Previously, Margaret George has written powerful novels peopled with historical figures already quite familiar to us: Henry VIII, Mary Queen of Scots, and Cleopatra. Read any one of them and you feel --- not that you are meeting someone new --- but that you are getting much better aquatinted with someone who has always been in your life, albeit peripherally.
But with MARY CALLED MAGDALENE, George was challenged to invent more than she could recreate. Very little has been known about this woman who walked with Jesus and has been called a prostitute, a female-divinity figure, and church leader.
Meeting the challenge and rising to it, George has written a compelling tale of a woman who walks out of her life as Jewish wife and mother to walk beside Jesus and become one of his apostles.
It would be easy to write a novel about Mary Magdalene, Jesus, Judas, and the other Apostles and lose the reader in didactic abstractions and lengthy religious tracts. But while George's Jesus preaches to his followers, the author never preaches to her readers. And while the characters have strong spiritual sides, George never crosses the line and forgets that she is writing a novel.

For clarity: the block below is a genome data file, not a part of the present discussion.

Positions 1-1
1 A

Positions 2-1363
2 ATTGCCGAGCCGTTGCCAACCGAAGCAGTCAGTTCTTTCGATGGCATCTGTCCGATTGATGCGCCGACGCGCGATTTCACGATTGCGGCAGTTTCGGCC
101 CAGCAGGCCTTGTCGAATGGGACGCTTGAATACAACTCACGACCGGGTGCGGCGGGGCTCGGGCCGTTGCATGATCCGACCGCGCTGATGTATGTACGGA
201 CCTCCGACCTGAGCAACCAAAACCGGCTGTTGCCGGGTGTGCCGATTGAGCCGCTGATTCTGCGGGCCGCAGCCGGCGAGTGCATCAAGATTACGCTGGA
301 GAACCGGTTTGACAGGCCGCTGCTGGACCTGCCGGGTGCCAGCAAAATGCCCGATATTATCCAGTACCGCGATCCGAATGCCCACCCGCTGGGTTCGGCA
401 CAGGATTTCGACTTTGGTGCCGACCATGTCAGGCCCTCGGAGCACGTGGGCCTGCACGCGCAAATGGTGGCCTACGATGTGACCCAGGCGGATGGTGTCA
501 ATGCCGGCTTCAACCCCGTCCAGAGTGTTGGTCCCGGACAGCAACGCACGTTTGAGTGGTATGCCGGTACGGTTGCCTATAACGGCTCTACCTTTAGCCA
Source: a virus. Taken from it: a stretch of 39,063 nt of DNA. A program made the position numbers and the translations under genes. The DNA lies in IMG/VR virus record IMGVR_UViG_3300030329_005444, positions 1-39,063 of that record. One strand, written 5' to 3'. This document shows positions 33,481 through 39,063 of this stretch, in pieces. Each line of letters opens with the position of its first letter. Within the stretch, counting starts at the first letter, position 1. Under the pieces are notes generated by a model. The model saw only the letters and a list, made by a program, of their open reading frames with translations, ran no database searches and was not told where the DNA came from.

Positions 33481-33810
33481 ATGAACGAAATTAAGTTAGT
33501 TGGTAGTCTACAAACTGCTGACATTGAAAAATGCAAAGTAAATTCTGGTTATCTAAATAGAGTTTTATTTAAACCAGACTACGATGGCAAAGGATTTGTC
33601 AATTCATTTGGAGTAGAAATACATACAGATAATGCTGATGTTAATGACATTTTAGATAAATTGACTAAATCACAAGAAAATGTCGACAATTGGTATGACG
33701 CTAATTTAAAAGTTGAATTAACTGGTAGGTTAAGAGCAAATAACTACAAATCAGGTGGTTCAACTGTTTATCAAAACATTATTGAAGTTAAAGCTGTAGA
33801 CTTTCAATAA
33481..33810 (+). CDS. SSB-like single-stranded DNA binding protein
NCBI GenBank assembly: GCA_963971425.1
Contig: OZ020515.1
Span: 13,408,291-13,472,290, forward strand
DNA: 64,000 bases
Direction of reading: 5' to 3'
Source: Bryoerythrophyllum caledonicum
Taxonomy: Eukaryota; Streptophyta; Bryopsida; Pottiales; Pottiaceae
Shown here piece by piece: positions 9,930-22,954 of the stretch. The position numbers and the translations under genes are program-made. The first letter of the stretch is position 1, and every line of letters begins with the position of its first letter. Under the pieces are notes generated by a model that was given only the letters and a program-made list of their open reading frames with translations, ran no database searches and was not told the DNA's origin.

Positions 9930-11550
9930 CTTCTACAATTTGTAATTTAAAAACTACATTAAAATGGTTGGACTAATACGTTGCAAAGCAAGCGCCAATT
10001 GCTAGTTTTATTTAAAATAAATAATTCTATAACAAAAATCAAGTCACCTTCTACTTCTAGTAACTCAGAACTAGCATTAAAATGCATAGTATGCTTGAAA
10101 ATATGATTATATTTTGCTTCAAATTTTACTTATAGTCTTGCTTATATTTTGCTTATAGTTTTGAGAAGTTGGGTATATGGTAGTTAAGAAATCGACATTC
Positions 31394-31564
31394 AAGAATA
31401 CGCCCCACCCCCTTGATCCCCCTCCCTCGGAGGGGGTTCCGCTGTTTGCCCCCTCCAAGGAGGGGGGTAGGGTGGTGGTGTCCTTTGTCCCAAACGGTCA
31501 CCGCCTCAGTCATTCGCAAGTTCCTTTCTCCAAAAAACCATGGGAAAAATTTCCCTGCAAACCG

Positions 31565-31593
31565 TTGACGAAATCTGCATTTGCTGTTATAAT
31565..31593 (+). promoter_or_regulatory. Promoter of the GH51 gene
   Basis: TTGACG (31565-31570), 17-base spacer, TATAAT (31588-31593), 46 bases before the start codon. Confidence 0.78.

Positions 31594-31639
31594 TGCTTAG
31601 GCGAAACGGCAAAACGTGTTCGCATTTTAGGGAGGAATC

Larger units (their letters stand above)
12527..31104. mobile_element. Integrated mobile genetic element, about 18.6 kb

As with each George novel, readers are totally immersed in time and place, this time transported to the Middle East of Biblical times. But rather than feeling like we are getting a history lesson, we are treated to a rich and dramatic novel.
We first meet the child Mary of Magdala in the first hundred years of the first millennium. The daughter of a successful fish processor, Mary is raised in a religiously observant family in the town of Magdala on the Sea of Galilee. When she finds an ivory idol --- with half closed eyes and sensual lips --- she secrets it away and keeps it, although it is against all Jewish teachings to worship graven images.
The idol turns out to be a demon who speaks to Mary and then comes to possess her. After her marriage and the birth of her daughter, other demons come to haunt her, until finally Mary is near death from madness.
Seeking cure after cure she winds up having to abandon her husband and child to go into exile in the desert --- to either be killed by the spirits that possess her, or to be rid of them forever.
And it is then that Mary meets Jesus, who commands the evil spirits to leave her. Through his healing she is initiated as his disciple and ultimately has to make choices that wrench her heart and test her spirit.
Weaving together hints from the New Testament, Gnostic gospels, and other ancient texts, MARY CALLED MAGDALENE brings to life a woman about whom we have known too little for far too long. George's Mary, "Apostle to the Apostles" and companion to Jesus, is a strong, independent woman, and her fictional biography is a compelling and worthwhile read.
Reviewed by M. J. Rose (www.mjrose.com). M. J.Rose's newest novel is FLESHTONES. on January 22, 2011